While the Agency is aware of the regulations currently in place in the United States, in line with Open Government, the Agency consulted with industry, consumer groups and individual Canadians, and held discussions with other governments both within Canada and abroad before drafting the proposed regulations. The proposed regulations would ensure an appropriate level of harmonization with air price advertising formats found in the American and European markets.

Q. Why has only air services been selected to be regulated and not other types of service price advertising?

In December 2011, the Honourable Denis Lebel, Minister of Transport, Infrastructure and Communities, requested that the Canadian Transportation Agency develop regulations for air services price advertising.  

The Canada Transportation Act, section 86.1 directs the Agency to create regulations respecting the advertising of the price of air services. Based on the January 2012 enactment of section 86.1, the Agency drafted amendments to the Air Transportation Regulations and the Designated Provisions Regulations pertaining to the advertisement of the price of air services. 

Q. When will these amendments come into effect and how will the Agency enforce them?

It is anticipated that the amendments will be published in the Canada Gazette, Part II this winter, at which time they will enter into force. 

The Agency will begin monitoring compliance with the proposed amendments as soon as they are registered and will enforce the regulations using its authority under the Canada Transportation Act (the Act) through monitoring and enforcement mechanisms. 

The Agency will work with advertisers of the price of air services to provide educational and other guidance materials to assist in the transition to the new regime.

In order to support enforcement, the Canadian Transportation Agency Designated Provisions Regulations will also be amended to set out the provisions of the Act and the Air Transportation Regulations which, if contravened, administrative monetary penalties may apply. The Agency may impose fines of up to $5,000 for an individual and $25,000 for a corporation where either has been found guilty of an offense as a result of contravening these regulations. As with all Agency enforcement actions, the determination of what corrective measures and/or penalties are required in the case of contravention, are based on a number of different factors including the frequency and nature of the offence.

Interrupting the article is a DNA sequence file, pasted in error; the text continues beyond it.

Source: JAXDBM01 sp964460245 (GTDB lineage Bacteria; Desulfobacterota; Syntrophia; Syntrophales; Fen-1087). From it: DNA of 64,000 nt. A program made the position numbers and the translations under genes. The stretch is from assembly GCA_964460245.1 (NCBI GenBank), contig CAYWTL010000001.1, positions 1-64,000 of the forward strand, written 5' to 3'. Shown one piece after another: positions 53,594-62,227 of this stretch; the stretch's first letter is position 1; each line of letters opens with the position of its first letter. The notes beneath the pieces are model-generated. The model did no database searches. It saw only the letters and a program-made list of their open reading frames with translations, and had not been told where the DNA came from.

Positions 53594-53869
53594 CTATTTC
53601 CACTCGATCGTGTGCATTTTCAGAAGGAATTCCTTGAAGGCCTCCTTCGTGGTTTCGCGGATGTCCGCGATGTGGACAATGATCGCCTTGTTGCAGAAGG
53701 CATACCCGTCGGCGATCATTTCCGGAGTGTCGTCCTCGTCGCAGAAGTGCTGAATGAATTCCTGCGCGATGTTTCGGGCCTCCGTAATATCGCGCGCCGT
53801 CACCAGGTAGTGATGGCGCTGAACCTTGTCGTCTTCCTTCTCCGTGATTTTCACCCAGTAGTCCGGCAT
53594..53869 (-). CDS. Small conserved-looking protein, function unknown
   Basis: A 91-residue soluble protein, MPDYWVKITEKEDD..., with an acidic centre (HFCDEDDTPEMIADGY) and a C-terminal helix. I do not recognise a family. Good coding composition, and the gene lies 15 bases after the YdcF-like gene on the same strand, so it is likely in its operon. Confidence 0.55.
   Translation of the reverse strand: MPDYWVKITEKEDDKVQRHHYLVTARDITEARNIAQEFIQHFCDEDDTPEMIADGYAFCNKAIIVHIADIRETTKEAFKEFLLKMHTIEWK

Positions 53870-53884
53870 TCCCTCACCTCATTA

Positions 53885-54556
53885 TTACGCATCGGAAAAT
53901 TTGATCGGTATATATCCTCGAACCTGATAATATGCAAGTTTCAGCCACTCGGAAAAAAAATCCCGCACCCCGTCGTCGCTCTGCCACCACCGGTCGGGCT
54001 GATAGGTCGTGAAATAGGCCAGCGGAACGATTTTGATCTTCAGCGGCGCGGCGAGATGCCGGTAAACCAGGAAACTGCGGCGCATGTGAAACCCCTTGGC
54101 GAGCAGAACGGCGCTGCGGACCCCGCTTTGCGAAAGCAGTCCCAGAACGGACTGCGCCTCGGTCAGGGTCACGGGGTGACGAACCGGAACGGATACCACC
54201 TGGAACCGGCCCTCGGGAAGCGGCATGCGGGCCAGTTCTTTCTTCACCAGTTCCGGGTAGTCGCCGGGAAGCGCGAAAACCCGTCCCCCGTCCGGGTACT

Q. How long will it take for the regulations to be implemented? 

Proposed regulations amending the Air Transportation Regulations and the Canadian Transportation Agency Designated Provisions Regulations are being published in the Canada Gazette, Part I, on June 30, 2012, with a 75-day review period provided for final public comments and feedback. During this consultation process, the Agency will collect feedback from industry stakeholders and the public to ensure the Agency considers Canadians' and interested parties' comments and recommendations.

After comments are received and evaluated, the Agency may amend the proposed regulations and anticipates publishing them in the Canada Gazette, Part II this winter, at which time they will enter into force. 

Q. Will there be any cost for the air travel industry to implement the regulations?

In light of the progress to date and continued evolution of the air industry towards some form of a total all-inclusive price format, the Agency has determined that any costs of compliance with the proposed amendments would be minor, non-recurring and would not have a disproportionate effect on small businesses in Canada.

Given the frequency with which the air travel industry makes pricing changes in advertisements and produces new advertisements, any costs associated with changes required by the proposed amendments would be minor and could be absorbed as part of the regular business cycle. It is anticipated that some advertisers that offer online booking of air services may need to make minor changes to back-office systems to align with the proposed amendments.

The new regulatory requirements would not impose any additional administrative burden on businesses in relation to the reporting of information or the completion of forms or schedules by industry for submission to the Agency.

How to Provide Comments

Q. How do I participate?

Proposed amendments to the Air Transportation Regulations and the Canadian Transportation Agency Designated Provisions Regulations are pre-published in the Canada Gazette, Part I. Canadians and interested parties now have until September 13, 2012, to review and comment on the proposed amendments.

During this consultation process, the Agency will collect feedback from industry stakeholders and the public and consider comments of Canadians and interested parties.

After comments are received and evaluated, the Agency may amend the proposed regulations and anticipates publishing them in the Canada Gazette, Part II this winter, at which time they will enter into force.

Q. Where can I get more information?

To review the proposed amendments and to find out how to comment, visit Part I of the Canada Gazette.

For more information please refer to the Agency's consultation page on the proposed amendments for air services price advertising